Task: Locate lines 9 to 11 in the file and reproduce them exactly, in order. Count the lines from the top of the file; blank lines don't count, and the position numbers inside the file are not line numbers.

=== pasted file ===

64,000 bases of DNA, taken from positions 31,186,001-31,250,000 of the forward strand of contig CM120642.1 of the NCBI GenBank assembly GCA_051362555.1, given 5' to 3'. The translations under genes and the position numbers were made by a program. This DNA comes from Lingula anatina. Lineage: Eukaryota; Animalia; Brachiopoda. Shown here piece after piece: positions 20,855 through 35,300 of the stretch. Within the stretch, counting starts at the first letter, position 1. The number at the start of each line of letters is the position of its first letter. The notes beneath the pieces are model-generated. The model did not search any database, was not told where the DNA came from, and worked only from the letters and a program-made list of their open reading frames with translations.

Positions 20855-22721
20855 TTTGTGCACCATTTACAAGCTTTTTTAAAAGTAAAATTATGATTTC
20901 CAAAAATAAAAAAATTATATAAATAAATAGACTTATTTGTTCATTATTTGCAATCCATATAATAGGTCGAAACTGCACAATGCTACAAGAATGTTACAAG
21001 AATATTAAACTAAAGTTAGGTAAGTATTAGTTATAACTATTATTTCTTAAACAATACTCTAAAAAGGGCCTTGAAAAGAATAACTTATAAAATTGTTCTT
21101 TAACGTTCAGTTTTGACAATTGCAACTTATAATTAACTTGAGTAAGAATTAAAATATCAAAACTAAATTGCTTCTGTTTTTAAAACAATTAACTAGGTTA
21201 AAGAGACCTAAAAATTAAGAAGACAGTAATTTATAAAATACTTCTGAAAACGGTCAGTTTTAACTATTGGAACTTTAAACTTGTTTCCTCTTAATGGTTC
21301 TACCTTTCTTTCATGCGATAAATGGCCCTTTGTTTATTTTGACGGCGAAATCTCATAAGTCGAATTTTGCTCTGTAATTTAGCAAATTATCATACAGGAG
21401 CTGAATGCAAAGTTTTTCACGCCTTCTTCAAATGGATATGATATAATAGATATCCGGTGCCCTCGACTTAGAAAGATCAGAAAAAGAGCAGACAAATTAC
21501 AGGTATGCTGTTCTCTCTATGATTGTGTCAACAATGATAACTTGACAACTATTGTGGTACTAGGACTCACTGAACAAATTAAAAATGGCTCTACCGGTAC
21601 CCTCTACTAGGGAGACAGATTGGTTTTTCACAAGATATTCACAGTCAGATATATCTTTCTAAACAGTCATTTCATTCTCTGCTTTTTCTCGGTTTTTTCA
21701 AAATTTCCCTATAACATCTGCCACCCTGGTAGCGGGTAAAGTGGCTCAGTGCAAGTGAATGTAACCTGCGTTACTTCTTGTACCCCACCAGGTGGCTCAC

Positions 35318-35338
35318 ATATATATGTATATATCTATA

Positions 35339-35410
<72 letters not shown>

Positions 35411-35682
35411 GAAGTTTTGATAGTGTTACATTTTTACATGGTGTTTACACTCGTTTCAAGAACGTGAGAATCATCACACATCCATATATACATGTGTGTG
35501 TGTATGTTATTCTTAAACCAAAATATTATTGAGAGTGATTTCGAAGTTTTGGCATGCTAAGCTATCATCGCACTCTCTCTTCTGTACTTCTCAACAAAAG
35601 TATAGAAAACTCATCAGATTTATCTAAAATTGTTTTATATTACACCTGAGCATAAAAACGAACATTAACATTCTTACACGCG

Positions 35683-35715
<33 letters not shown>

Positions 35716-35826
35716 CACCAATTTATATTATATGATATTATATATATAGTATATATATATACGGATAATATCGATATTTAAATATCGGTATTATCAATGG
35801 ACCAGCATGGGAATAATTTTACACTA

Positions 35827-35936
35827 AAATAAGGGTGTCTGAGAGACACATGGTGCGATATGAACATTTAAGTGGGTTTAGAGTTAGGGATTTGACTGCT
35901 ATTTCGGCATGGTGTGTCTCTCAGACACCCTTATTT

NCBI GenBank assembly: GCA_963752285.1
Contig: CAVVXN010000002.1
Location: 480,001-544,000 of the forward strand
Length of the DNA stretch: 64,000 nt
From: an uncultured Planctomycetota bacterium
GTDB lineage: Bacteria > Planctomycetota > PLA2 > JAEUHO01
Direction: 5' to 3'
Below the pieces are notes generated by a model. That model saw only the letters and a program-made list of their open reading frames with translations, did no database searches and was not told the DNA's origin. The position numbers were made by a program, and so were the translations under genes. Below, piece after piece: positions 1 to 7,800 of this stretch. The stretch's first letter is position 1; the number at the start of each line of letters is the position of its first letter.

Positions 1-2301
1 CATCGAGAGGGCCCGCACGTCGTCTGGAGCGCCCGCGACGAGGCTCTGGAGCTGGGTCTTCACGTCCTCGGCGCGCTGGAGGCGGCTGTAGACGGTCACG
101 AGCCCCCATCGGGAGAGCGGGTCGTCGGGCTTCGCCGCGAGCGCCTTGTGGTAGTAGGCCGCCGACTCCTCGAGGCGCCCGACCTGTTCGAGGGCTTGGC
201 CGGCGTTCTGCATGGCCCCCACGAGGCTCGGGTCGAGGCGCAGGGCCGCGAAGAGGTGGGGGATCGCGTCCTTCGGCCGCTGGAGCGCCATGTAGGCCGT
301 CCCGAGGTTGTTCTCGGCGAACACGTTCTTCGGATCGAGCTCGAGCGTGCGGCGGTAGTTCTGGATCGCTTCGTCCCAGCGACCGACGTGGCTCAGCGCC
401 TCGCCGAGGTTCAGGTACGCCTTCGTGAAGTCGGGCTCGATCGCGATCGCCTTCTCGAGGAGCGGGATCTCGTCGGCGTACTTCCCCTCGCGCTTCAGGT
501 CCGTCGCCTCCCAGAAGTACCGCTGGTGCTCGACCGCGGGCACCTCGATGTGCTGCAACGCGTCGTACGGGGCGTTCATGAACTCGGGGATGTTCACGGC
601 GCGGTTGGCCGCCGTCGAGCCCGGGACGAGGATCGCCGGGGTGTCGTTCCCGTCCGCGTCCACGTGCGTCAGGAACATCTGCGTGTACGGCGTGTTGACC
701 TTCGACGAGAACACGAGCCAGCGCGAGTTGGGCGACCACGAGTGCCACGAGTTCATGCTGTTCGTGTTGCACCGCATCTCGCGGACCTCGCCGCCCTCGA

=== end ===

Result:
21401 CTGAATGCAAAGTTTTTCACGCCTTCTTCAAATGGATATGATATAATAGATATCCGGTGCCCTCGACTTAGAAAGATCAGAAAAAGAGCAGACAAATTAC
21501 AGGTATGCTGTTCTCTCTATGATTGTGTCAACAATGATAACTTGACAACTATTGTGGTACTAGGACTCACTGAACAAATTAAAAATGGCTCTACCGGTAC
21601 CCTCTACTAGGGAGACAGATTGGTTTTTCACAAGATATTCACAGTCAGATATATCTTTCTAAACAGTCATTTCATTCTCTGCTTTTTCTCGGTTTTTTCA